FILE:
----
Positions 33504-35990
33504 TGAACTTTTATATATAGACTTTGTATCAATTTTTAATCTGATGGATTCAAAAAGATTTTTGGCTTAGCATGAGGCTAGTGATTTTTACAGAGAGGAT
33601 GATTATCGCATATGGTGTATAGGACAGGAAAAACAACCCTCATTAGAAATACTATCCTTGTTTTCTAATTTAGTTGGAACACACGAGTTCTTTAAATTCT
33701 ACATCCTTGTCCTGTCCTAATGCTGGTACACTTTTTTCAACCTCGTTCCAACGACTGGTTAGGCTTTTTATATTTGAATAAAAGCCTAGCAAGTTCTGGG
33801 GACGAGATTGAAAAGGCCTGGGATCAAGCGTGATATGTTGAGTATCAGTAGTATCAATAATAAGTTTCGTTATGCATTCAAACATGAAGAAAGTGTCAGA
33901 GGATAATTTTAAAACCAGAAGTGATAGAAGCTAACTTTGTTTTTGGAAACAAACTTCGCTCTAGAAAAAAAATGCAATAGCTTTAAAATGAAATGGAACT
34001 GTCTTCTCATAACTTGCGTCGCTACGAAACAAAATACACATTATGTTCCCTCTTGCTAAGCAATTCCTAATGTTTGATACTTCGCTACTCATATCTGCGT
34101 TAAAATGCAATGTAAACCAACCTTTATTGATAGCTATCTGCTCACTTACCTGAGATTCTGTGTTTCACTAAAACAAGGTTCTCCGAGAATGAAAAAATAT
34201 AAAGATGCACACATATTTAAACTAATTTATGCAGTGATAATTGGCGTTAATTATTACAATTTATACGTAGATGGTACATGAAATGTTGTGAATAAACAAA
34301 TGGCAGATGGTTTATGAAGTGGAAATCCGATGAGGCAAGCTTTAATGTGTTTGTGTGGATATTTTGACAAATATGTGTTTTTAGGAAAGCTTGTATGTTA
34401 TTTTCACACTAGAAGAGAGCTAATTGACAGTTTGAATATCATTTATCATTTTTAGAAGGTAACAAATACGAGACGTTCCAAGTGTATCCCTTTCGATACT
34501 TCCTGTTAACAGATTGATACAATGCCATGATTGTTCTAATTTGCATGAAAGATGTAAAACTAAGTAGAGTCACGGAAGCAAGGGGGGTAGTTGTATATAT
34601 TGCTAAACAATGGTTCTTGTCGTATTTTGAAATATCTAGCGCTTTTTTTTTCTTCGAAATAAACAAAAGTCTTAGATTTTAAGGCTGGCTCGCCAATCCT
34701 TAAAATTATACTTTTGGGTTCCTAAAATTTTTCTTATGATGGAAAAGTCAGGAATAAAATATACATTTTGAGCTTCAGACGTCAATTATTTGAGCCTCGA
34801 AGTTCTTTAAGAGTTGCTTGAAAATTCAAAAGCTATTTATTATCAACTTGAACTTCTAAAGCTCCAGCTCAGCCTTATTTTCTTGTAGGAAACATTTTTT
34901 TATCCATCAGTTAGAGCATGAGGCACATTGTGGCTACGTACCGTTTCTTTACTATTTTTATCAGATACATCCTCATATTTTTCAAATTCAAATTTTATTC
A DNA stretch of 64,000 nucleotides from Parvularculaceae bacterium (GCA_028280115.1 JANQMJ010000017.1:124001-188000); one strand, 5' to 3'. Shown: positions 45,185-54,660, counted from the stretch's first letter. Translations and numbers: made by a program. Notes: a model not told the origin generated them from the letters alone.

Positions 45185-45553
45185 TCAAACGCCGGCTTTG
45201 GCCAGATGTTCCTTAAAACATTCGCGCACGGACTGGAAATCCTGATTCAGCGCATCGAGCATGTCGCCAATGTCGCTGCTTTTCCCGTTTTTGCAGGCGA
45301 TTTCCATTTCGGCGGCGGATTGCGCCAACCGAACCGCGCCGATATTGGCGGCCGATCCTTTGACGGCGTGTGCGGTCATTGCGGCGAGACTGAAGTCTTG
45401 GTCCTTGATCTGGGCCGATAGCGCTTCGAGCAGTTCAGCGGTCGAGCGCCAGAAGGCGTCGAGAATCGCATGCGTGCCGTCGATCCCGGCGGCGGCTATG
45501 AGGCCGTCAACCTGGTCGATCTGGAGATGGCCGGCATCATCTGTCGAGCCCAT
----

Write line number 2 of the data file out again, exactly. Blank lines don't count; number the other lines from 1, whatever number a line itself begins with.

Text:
33504 TGAACTTTTATATATAGACTTTGTATCAATTTTTAATCTGATGGATTCAAAAAGATTTTTGGCTTAGCATGAGGCTAGTGATTTTTACAGAGAGGAT